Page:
Philips has doctors, cardiologists, "it's not enough to just store all this data together, you have to have the right people to help you understand this data ", nutritionists and others are working in the background to ensure that the data collected by healthcare professionals and individuals use their devices meaningfully.
Even a reminder from its app will motivate users to go further or eat better, Ben said. Zur.
"We have behavioral scientists coming in and telling us, 'When you tend to say something in this way, it's better than you say that '.
This is where magic really happens.
In fact, Philips has created a series of personal health programs that provide these advice to consumers who use the service.
These people will be able to measure their vital signs to understand how lifestyle choices affect their bodies, set goals for themselves and monitor their progress.
This method has proved its value clinically.
A team from Philips and Arizona Banner Health looked into whether the technology could help people who have recently been discharged from hospital avoid being re-admitted.
The researchers provided a variety of clouds for those with multiple chronic diseases with the highest risk of re-admission
Connected sensors such as heart rate monitors, GPS devices, and sensors that detect falls.
They then monitor the health of users from a distance.
"These data allow them to proactively identify when a person may have health problems and get in touch with them," Ben said . "Zur.
This led to a 45 reduction in re-admission.
It is also good to track health outside the clinical setting.
Philips Health Report pictures found a positive correlation between people who track health and people who generally feel healthy --being.
Among them, people who use connected devices such as smartphones or other wearable devices to monitor their health are using these devices to explore a healthier lifestyle.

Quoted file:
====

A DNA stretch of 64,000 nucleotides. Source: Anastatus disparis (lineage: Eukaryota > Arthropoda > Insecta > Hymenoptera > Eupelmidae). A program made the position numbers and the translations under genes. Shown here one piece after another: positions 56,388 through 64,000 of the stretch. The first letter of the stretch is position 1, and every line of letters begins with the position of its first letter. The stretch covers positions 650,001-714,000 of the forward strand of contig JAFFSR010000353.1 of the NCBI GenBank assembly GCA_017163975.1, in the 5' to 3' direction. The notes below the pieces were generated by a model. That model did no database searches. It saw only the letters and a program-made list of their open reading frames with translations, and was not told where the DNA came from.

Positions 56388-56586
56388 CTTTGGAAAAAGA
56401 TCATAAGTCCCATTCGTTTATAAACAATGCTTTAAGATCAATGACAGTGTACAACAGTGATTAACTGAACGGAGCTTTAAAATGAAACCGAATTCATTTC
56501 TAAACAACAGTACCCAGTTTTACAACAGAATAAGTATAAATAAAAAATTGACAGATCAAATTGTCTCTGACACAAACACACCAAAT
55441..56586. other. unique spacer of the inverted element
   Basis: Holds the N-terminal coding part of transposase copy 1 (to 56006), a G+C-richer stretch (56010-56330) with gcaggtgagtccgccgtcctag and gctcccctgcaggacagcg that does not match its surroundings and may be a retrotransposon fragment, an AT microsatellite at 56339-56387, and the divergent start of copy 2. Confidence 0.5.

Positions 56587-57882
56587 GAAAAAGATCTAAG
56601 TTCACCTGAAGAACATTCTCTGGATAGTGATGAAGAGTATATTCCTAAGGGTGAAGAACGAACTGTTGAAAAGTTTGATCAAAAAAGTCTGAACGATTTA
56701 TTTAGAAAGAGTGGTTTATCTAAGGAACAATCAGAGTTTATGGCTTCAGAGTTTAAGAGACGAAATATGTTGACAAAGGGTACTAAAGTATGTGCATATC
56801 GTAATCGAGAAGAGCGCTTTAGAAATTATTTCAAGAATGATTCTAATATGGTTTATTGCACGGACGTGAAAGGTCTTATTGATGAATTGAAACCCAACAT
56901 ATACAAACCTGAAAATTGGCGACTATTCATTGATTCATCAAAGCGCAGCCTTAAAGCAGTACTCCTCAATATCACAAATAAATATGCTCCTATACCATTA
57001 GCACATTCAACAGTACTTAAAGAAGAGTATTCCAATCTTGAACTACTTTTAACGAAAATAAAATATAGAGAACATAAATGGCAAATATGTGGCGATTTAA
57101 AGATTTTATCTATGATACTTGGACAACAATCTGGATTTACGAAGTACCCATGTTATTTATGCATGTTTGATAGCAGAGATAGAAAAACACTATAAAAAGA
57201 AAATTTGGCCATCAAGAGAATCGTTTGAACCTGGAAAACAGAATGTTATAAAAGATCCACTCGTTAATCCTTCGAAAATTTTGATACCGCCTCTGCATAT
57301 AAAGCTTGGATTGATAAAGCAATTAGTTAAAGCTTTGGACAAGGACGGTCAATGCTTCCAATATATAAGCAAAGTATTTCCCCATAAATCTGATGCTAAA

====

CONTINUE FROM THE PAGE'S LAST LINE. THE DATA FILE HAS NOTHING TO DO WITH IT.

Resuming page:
These devices help them improve their exercise levels, control their weight, and reduce their sugar intake.
Most of these people say this kind of tracking gives them the ability to control their health.
This is just the beginning.
With the rapid growth of the wearable device market, more and more people will be exposed to this new way of tracking our health.
"The problem is that there are thousands of cool wearable devices that can capture very interesting data, but they all live in different silos in the cloud," says Ben. Zur.
Philips devices are different-they are connected to an online environment in which data can be combined to create a broader and more comprehensive personal health condition.
By giving health care professionals access to this data, people can have more meaningful conversations about their health and what they can dobeing.
For doctors like Vautrey, this can only lead to better patient relationships and better outcomes.
The story is part of a series exploring innovative ways to improve health.
Visit: New Scientist.
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Picture: Monaco/taxi/Simon Kreitem visit UK/Getty)